The Importance of Hearing in Language Development

There are many factors that influence the way that your child develops, but without the ability to hear their speech, their language development will suffer greatly. Speech does not only refer to the formation of recognisable words, it refers to the ability to make sound; without hearing this development of sound cannot progress.

As humans we use language as our basic communication tool, it allows us to exchange our ideas and share our emotions with those around us. In order for us to be able to use language we need to have stored the sounds that we need in our memories so that we can remember them and use them as we need. If we have not had the opportunity to store those sounds because we haven’t been able to hear them, our communication options become limited. It is the faculty of hearing that bears the greatest influence on how we learn to read and write, much more that the faculty of sight. A blind child has no difficulty in developing language unlike a hearing impaired child.

Language Development

Most children come into the world listening to the sounds that surround them, even before birth they are soothed by the sound of the mother’s heartbeat in the womb. They start by making what are termed as ‘natural sounds’, these are the precursors to speech. Children learn through copying the sounds that we make. They listen to our voices and try to make the same sounds that we use when we form our words; it is how their language develops. Take away hearing and they are lacking the foundation upon which to build any form of language development.

Learning Through Stimulation

There are things that you can do to encourage language development in your children all based around using the things that they hear as well as see to stimulate the sounds that they make.

  • Early Years Development: Music is a fantastic tool for encouraging your child to take notice of the sounds that surround them. Toys that make a noise after completing an action offer the child a reward when they figure it out. Singing to your child is also something to be encouraged as your voice will change in both tone and pitch. Picture books are also great - pointing to each picture and identifying each object by name.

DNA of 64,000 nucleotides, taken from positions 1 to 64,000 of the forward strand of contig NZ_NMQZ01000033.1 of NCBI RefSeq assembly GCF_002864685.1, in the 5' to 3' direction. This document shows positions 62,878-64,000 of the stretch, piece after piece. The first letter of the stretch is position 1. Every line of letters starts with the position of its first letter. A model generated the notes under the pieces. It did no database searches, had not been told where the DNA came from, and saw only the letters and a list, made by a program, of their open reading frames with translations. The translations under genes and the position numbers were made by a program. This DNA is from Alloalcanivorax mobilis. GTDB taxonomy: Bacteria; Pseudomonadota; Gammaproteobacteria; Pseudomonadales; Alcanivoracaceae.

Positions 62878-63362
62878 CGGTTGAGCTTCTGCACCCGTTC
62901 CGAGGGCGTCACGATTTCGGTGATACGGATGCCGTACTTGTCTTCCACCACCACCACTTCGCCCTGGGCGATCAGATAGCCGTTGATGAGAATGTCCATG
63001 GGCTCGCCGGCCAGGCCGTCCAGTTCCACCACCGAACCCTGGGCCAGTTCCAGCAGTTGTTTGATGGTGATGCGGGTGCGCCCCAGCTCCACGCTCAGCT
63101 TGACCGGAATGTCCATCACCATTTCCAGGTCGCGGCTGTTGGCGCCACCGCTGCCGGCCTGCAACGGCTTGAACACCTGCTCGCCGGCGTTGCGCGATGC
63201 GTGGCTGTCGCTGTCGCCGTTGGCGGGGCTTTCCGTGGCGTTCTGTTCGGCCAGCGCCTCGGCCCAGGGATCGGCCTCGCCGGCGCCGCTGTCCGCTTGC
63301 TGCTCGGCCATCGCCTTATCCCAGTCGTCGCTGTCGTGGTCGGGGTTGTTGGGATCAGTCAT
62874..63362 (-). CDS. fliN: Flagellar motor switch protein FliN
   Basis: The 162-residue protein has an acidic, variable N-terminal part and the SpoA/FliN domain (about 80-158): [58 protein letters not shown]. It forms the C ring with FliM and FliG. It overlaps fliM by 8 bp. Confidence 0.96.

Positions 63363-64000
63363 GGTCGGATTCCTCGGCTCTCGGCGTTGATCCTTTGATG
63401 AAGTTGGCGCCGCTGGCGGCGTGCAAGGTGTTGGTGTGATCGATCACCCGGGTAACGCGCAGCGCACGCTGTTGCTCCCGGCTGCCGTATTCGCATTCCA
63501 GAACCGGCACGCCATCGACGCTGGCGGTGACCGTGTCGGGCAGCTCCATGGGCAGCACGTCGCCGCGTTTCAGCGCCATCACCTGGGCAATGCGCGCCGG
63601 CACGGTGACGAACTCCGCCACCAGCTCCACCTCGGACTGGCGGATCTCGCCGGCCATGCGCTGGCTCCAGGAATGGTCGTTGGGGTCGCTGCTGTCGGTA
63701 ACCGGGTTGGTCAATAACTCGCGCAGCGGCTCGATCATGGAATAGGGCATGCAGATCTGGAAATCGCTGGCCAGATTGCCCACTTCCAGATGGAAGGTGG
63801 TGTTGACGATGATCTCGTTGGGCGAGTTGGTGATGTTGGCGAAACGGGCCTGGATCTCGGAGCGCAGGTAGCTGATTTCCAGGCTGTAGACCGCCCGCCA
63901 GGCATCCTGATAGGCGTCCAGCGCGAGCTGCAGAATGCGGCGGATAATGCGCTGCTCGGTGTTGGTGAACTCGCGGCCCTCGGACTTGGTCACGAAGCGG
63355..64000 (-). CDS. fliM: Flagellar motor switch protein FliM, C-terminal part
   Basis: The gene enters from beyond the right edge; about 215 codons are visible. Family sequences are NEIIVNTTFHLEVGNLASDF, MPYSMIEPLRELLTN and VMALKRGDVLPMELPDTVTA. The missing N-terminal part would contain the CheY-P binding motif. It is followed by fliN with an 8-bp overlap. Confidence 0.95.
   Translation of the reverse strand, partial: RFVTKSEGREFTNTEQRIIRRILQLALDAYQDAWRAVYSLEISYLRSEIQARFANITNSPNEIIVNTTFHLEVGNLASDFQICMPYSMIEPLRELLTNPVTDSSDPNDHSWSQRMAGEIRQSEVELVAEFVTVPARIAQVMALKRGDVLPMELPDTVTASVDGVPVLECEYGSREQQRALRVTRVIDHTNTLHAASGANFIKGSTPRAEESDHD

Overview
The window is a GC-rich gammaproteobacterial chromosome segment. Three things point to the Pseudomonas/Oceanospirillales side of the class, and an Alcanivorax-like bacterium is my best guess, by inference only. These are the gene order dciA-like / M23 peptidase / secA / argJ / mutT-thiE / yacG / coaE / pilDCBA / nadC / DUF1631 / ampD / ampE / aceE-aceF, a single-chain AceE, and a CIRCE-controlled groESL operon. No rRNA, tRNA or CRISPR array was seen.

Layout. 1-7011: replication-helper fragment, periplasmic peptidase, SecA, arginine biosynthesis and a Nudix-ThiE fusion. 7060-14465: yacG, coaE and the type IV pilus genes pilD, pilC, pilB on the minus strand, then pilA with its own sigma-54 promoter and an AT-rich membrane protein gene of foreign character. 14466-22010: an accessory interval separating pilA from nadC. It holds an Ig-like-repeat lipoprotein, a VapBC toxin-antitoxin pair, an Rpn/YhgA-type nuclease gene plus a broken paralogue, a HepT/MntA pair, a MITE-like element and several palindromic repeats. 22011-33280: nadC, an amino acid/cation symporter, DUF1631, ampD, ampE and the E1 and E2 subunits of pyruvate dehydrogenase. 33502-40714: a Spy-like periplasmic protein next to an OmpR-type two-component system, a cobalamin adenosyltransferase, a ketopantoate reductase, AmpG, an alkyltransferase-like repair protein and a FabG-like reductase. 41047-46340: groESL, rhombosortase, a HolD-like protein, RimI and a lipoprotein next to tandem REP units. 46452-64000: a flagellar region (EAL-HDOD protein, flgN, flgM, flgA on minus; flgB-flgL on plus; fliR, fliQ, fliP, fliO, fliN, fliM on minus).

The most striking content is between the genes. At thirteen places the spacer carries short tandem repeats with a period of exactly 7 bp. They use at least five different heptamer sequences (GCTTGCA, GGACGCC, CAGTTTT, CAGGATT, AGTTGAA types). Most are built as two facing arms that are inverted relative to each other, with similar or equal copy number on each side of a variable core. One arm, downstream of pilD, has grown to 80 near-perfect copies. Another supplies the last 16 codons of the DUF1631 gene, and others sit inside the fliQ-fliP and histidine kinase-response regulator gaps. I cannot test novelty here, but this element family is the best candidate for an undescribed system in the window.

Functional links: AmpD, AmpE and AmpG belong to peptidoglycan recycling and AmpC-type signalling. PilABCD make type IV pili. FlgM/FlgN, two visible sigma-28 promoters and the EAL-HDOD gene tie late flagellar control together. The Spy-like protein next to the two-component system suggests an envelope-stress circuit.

• Aged 2-4 Years: Expand on what the page in the story book says, describe what is happening in the pictures, and point objects out to your child. Make your own musical instruments by filling empty bottles with different things such as uncooked pasta or dried peas for example.

  • Aged 4-6 Years: Read stories together, ask your child questions about what they think will happen next. Make sounds together for example singing clapping songs.

  • Aged 6-7 Years: Play memory games, and include sequences and patterns that the child has to remember. Teach them tongue twisters to encourage complex language development. Play rhyming games and see how many words they can find to rhyme together.

  • This post is written for,  the number one website dedicated to offering the best free and impartial advice to people suffering from all stages of hearing loss.


    1. is that K and baby G in the first picture? they look so cute together, and Baby G on the piano! hearing is indeed one of the most wonderful gifts ever given to us.

    2. Love this post with your precious children and illuminating advice. I love the years of discovery with my grands.

    3. bake here again Che from PBH :) learning and discovery is such a wonderful joy

    4. Memory game is one of my kids favorite. My daughter is 8 already but she still likes this kind of stuff.

    5. Great post I found it very interesting, even though my baby is grown up. Baby's fascinate me though, they are so sweet, smart and absorbent!